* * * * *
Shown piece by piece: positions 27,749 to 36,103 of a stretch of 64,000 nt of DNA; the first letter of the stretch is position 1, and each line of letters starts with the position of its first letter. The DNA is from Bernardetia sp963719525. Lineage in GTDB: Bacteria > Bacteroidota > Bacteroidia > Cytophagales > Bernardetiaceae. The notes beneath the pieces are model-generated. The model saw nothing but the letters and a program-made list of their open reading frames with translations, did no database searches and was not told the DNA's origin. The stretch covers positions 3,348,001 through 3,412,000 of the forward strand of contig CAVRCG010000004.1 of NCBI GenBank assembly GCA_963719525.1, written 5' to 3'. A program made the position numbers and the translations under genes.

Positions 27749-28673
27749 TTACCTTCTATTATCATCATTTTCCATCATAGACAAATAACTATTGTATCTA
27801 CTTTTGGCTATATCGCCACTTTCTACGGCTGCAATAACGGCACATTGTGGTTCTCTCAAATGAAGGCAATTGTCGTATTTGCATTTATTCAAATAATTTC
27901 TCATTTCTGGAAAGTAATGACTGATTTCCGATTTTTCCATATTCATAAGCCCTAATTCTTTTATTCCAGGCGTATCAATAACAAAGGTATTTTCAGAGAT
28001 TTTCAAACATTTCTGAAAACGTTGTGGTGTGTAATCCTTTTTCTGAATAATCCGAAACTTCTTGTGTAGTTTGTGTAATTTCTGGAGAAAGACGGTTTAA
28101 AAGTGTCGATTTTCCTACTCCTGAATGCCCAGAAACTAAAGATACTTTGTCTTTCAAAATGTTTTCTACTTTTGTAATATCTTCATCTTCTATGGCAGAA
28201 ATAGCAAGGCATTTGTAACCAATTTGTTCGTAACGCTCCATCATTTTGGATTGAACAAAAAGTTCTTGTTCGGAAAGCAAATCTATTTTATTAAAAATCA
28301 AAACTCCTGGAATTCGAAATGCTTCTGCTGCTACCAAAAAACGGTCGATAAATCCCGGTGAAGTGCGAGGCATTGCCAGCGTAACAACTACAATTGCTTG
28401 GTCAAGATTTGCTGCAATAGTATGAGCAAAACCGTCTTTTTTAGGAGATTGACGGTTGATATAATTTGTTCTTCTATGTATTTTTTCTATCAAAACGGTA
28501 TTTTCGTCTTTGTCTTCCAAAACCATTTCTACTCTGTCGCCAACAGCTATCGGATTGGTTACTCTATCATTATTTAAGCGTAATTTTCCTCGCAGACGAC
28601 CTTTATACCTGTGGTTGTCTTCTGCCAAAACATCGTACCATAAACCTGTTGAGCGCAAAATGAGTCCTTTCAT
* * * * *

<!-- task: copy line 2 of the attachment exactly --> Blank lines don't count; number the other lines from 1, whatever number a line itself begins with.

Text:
Positions 27749-28673